Your Imagination and Bladder Cancer
Last updated: March 2021
Maybe I’m different than most but when I was diagnosed with bladder cancer I didn’t focus too much on the “today.” As I mentioned in an earlier post, I was pretty chill about the diagnosis and simply put it out of my mind and just waited for the next appointment, the next procedure, the next thing my doctor would tell me. I really didn’t want to focus on the process of cancer.
What I wanted to focus on was my life AFTER cancer.
I always assumed from day one that there would be a time “after cancer." I don’t think I ever thought about cancer as a long-term thing. Maybe deep down I figured there were only two outcomes. Living AFTER cancer or dying FROM it. In either case, cancer was going to be something in my rearview mirror.
The effects of bladder cancer carry on
But, unfortunately, it's not. Like it or not the effects of bladder cancer, physically and mentally, carry on.
For me, and maybe for many of you, the biggest questions on my mind were about how I would live my life after the chemo and surgery. Right after the diagnosis most of the conversation was around the details of the chemo and surgery. I wasn’t that interested in that stuff. I figured someone else (preferably my doctor) had all that handled. The stuff I was focused on was all the stuff I had to do after I was “cured.” That was my real concern.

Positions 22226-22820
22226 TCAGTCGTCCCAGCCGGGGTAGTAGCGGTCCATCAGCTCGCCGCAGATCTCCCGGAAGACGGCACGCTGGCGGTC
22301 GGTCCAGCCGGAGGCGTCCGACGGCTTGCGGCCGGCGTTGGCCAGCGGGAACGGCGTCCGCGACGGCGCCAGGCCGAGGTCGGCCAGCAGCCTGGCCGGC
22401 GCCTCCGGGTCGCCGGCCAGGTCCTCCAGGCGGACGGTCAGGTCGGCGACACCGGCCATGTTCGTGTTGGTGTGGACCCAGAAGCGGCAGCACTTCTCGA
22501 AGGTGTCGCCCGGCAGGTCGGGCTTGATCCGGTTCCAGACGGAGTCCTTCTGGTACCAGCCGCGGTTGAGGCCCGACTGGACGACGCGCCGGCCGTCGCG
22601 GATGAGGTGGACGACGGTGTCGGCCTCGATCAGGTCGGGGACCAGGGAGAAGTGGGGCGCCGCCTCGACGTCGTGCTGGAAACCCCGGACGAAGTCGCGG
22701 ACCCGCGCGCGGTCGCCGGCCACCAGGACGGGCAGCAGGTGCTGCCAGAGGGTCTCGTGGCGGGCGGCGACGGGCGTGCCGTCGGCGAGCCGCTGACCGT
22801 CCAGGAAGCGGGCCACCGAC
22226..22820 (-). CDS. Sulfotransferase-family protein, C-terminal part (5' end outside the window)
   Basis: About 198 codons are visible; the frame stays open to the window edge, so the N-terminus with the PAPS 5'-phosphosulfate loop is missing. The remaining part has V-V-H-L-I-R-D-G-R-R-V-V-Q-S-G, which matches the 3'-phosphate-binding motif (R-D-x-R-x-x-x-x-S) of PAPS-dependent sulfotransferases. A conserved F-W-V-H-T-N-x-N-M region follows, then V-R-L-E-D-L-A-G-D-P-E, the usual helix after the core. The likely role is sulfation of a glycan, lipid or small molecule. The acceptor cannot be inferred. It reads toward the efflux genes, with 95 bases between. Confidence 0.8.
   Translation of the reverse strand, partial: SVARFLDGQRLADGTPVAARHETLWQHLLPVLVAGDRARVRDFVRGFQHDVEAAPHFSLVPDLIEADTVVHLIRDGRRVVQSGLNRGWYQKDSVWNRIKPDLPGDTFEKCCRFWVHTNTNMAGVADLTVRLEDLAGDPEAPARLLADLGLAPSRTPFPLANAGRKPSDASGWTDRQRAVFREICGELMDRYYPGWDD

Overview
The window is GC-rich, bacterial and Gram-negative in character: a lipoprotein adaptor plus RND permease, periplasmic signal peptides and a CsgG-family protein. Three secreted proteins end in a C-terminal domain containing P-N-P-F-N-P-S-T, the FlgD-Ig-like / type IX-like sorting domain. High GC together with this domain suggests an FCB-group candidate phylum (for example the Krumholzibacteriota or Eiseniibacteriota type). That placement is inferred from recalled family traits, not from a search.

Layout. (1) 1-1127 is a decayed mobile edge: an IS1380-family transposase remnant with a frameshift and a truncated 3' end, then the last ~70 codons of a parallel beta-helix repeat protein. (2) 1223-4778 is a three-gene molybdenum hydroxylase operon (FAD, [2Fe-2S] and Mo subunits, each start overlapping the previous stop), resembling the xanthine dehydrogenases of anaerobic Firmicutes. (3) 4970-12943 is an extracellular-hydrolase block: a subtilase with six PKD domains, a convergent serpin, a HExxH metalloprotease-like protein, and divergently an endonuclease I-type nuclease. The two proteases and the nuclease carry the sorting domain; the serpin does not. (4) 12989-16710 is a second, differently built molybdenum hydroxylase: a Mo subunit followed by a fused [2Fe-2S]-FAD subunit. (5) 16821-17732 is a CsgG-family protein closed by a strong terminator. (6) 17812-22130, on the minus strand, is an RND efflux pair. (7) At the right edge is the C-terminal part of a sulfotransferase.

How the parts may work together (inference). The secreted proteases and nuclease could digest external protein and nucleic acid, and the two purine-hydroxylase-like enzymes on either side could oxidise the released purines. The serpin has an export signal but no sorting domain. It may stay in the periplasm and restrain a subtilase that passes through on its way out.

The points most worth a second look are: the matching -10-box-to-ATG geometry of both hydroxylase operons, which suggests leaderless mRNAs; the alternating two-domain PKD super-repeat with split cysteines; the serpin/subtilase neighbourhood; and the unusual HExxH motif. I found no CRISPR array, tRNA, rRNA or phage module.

And the only thing I could rely on related to my future was what the doctors told me and what my imagination would create. And my imagination went into overdrive.
And yours might too.
Your imagination is the worst thing about cancer
The truth is that your imagination may be the worst thing about cancer - pre, during and post. The expectations around what is happening and what will happen are magnified 100 times. When you hear something during the diagnosis and explanation of your treatment your mind takes that information, adds spikes, poison darts, sandpaper, sirens, and grenades to it, creating something wholly different than what was really discussed. Something horrible and unimaginable.
Don’t believe me?
Here are some of the things I thought when I was told different things about my cancer…
What I Was Told
What I Imagined
|You might have to catheterize.||About every 23 minutes I will have to push a garden hose up your urethra without anesthetic.|
|You might leak.||I will randomly and spontaneously explode and urine will spray out 3-5 feet and hit everything and everyone around you.|
|Your urine might have mucus in it (I have a neobladder).||My urine will be the consistency of molasses.|
|You might experience incontinence.||I will have the bladder control of a 1 month old.|
|Most people will live a pretty much normal life.||I am not one of those people.|
|If you are incontinent, no one will know you’re wearing a pad or adult diapers.||Everyone will know I’m wearing a diaper. I might as well wear a dandelion “B” around my neck.|
Almost every single thing I heard I made into a huge problem.
The reality is I don’t have molasses flowing out of my urethra. Catheterizing was no big deal. When I did have to wear diapers and pads no one knew. In other words. What "they" said was true. What "I" imagined wasn’t.
Give yourself a break. If you’re going through the first phase of your bladder cancer journey you will have thoughts like I did. But know that 9 out of 10 times the reality will be much more manageable than you can imagine.
Has cancer impacted your mood during the holidays?